Maryknoll Fr. Rick Bauer in Kenya shares this message from the Interfaith Health Platform. This article was published in the January-February 2021 issue of NewsNotes.
World AIDS Day is commemorated on the 1st of December each year as a time to honor the memory of the people we have lost, give thanks for the progress we have made and commit ourselves anew to ensuring that no one is left behind.The 2020 theme selected by UNAIDS, “global solidarity, shared responsibility,” embraces a renewed consciousness and commitment in promoting the right to health of all, and it recognizes the multi-dimensional aspects of global health while underscoring that “no one country can do it alone.”
In 2020, the world’s attention has been on the COVID-19 pandemic and on how pandemics affect lives and livelihoods. Yet, HIV is not over. 38 million people globally are living with HIV. Every day, men, women and children become infected with HIV and many still lack access to quality treatment.
The UN agency UNAIDS warns that the pandemic has pushed the world’s AIDS response even further off track, and that 2020 targets are being missed. It urges countries to learn from the lessons of underinvesting in healthcare and to step up global action to end AIDS and other global health emergencies.
Citing new data showing the pandemic’s long-term impact on global HIV response, UNAIDS says that there could be up to nearly 300,000 additional new HIV infections between now and 2022, and up to 148,000 more AIDS-related deaths.
COVID-19 and HIV show that health is interlinked with other issues, such as reducing inequalities; promoting human rights, social protection and justice; and ensuring economic growth and equity in distribution of health resources. COVID-19 has also been a wake-up call: an opportunity to do things differently, better, and together.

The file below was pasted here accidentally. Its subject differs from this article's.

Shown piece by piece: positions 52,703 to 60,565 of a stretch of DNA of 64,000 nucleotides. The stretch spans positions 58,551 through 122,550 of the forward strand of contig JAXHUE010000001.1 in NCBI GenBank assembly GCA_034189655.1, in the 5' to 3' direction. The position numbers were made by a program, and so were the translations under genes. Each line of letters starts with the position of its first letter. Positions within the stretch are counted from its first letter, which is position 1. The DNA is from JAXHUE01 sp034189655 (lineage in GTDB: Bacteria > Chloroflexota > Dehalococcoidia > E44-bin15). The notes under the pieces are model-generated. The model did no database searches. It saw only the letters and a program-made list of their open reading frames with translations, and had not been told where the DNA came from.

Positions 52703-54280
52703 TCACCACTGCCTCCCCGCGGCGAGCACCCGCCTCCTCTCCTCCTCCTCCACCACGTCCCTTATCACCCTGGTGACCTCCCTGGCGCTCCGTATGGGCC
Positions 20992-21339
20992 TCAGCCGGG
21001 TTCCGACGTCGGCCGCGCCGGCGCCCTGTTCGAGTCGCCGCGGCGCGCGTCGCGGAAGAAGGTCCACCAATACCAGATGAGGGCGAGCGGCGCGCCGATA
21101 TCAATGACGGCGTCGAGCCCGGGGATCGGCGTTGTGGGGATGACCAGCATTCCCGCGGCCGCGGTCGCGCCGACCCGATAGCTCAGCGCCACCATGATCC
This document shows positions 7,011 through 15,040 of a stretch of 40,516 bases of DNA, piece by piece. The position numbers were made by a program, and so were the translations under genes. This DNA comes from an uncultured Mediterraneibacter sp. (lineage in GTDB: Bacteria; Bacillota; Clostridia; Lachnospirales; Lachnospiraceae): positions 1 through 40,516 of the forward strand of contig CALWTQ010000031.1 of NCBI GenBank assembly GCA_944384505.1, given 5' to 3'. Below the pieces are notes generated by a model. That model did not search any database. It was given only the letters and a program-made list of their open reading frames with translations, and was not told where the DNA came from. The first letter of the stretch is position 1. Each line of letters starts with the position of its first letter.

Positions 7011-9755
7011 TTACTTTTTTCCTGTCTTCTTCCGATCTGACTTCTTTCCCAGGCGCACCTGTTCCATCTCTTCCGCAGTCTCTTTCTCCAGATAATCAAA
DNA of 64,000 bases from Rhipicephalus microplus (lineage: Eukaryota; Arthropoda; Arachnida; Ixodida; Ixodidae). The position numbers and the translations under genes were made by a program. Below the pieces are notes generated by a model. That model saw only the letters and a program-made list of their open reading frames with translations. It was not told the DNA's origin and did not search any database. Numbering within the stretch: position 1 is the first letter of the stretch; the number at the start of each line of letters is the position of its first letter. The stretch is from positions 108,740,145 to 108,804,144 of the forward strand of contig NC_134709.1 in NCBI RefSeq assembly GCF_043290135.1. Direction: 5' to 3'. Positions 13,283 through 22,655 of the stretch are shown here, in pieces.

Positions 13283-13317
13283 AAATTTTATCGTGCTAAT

In a new report, “Prevailing against pandemics by putting people at the centre,” UNAIDS is calling on countries to make far greater investments in global pandemic responses and adopt a new set of bold, ambitious but achievable HIV targets. Joint efforts and actions by faith leaders, groups and communities are needed to contribute to reaching these bold targets. Indeed, religious and spiritual leaders can be a strong voice in favor of supportive legal, regulatory and social environments that advance human rights, gender equality, social justice goals, and call for successful strategies for HIV prevention, testing, treatment, care and support.
Faith in Action: Endorse the 13 Million Campaign, a global interfaith campaign to promote access to health services to the million of children, women and men living with HIV who are not yet on antiretroviral treatment: http://bit.ly/13MilAids
Photo courtesy of Fr. Rick Bauer, MM.